Defra - Department for Environment, Food and Rural Affairs.

Science Search

Science and Research Projects

Return to Science Search homepage   Return to Project List

Sheep Scab Host Parasite Interactions - OD0556

Sheep scab, caused by the mite Psoroptes ovis is, arguably, the most important ectoparasitic disease of sheep in the UK and is endemic in the national flock. The disease is highly contagious, causing severe irritation and is a major welfare concern. It is currently controlled using acaricides. However, because of concerns over residues, environmental contamination and drug resistance, this is unsustainable and alternative control methods are needed.
Prior infestation with sheep scab alters the progression of any subsequent infestations; lesion size and mite numbers are reduced, offering encouragement for vaccination. Research at MRI has focused on identifying and validating vaccine antigens. This has been informed by a better understanding of the host:parasite interaction, leading to the identification of novel vaccine candidates. Immunisation with a vaccine containing 7 of these candidate molecules prior to infestation with P. ovis resulted in a >50% reduction in lesion area and a significant reduction in mite numbers. This represents the greatest reduction in lesion size with a recombinant sheep scab vaccine and provides real encouragement for future production of a commercially viable means of immunoprophylaxis and we now aim to build upon this success by improving efficacy. P. ovis excretes/secretes a complex repertoire of molecules, triggering an allergic skin response which characterises the disease and creates an environment conducive to mite survival. Identifying immunomodulatory factors produced by parasites is one of the key areas in vaccinology at MRI. The rationale behind using these factors as vaccine candidates is that, if we produce a neutralising host response against them, we can enhance the protective capacity and efficacy of a vaccine. We will therefore focus on identifying P. ovis immuno-modulators to augment the existing vaccine; characterise the nature of the vaccine-induced protective immune response to understand the mechanisms by which vaccination results in reduced pathology and use this information to optimise vaccine delivery.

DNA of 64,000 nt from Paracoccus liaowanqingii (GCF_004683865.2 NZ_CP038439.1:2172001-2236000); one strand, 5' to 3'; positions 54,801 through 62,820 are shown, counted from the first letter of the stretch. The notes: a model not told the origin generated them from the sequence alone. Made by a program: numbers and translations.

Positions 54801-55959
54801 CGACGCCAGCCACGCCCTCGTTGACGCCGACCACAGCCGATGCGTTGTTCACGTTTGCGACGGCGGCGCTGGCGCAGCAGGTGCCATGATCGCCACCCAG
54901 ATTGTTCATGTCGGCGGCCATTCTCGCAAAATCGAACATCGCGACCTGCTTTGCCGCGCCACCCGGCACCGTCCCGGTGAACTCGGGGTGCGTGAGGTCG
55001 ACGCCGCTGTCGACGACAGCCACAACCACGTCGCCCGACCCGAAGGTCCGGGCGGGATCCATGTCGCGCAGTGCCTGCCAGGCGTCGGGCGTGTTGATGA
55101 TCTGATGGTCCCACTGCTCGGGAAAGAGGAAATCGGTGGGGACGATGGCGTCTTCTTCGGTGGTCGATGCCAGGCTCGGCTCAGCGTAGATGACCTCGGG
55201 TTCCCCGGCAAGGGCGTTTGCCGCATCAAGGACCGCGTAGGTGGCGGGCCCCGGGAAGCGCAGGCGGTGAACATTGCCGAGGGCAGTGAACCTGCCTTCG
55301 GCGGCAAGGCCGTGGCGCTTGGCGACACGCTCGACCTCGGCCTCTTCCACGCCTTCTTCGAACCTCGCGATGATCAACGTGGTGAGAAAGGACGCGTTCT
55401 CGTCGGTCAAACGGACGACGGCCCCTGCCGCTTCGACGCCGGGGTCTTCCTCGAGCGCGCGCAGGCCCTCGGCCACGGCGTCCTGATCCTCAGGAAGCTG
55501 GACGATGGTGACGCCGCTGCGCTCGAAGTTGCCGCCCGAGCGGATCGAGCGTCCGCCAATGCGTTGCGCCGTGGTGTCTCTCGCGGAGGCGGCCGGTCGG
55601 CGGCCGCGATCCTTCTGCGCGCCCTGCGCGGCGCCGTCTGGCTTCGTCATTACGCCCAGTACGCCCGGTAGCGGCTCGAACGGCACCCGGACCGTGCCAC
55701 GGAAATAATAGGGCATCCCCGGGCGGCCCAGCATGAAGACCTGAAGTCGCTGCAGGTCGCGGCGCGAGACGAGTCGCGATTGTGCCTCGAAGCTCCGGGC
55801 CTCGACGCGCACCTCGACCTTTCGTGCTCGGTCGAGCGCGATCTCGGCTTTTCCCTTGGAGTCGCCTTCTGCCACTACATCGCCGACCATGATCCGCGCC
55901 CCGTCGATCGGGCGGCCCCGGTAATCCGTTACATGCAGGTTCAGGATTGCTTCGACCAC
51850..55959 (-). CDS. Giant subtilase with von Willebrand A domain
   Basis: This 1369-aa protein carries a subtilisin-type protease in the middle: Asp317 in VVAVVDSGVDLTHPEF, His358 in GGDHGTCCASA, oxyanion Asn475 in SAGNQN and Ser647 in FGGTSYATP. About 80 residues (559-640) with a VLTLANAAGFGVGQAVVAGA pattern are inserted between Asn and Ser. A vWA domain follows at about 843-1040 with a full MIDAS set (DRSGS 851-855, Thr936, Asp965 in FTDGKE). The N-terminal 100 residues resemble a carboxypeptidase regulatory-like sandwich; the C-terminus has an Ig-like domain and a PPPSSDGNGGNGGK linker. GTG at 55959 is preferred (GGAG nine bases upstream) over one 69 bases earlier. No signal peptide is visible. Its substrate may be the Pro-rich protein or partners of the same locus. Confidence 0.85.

Combining a vaccine and a diagnostic test with targeted acaricidal treatment provides the tools necessary to control sheep scab. With funding from Defra, we developed a specific and sensitive diagnostic test. In partnership with Pfizer Animal Health Ltd and the National Farmer’s Union, Scotland, we will validate this test in the field, as part of our ongoing programme, to determine its utility in local and regional eradication campaigns.

Research Aims:
i) Identify and characterise P. ovis immunomodulatory factors as additional/augmentative vaccine candidates.
ii) Further characterise the mechanisms of vaccine-induced protective immunity.
iii) Optimise delivery to stimulate the most appropriate immune response.
iv) Validate the sheep scab diagnostic test in the field.
By developing sustainable methods for the control of sheep scab based on immunoprophylaxis and subclinical diagnosis, the proposed research programme provides a significant contribution to Defra’s aims of ‘Enhancing the competitiveness and resilience of the food chain and ensuring a secure, environmentally sustainable and healthy supply of food with improved standards of animal welfare’. The research also contributes to the Scottish Government’s strategic objectives of ensuring a ‘Healthier, Wealthier and Fairer’ Scotland in ensuring well treated and healthy farm animals in Scotland
Objective 1: Identification and characterisation of P. ovis antigens involved in host immune evasion and immunoregulatory mechanisms to identify alternative/augmentative sheep scab vaccine antigens (July 2013 – April 2016).

Objective 2: P. ovis life cycle stage specific gene expression (September 2013 - August 2014).

Objective 3: Further characterisation of natural protective immunity as a tool for informing the most appropriate mechanisms of a vaccine-induced protective immune response (July 2013 – April 2016).

Objective 4: Identification of gene expression patterns in mites that are able to survive in the face of a mounting and directed host immune response (July 2013 – June 2015).

Objective 5: Epitope mapping of existing vaccine antigens (July 2013 – June 2014).

Objective 6: Presentation of immunogenic epitopes as particulate arrays (December 2013 – November 2014).

Objective 7: Presentation of antigens using an epitheliotropic virus vector (December 2013 - November 2014).

Objective 8: Vaccination and challenge infestation trials (May 2014 – October 2014) and (May 2015 – October 2015).

Objective 9: Vaccine trial analysis and assessment of a vaccine as a useable tool for sheep scab control programmes (July 2015 - April 2016).

Objective 10: Field validation of the existing sheep scab ELISA in the context of a sheep scab eradication scheme on the Isle of Mull, Scotland (July 2013 - June 2015).

Objective 11: Field validation study in the Republic of South Africa (RSA) in the context of a Government funded regional eradication scheme (July 2013 - June 2014).
Time-Scale and Cost
From: 2013

To: 2016

Cost: £760,152
Contractor / Funded Organisations
Moredun Research Institute
Fields of Study
Animal Health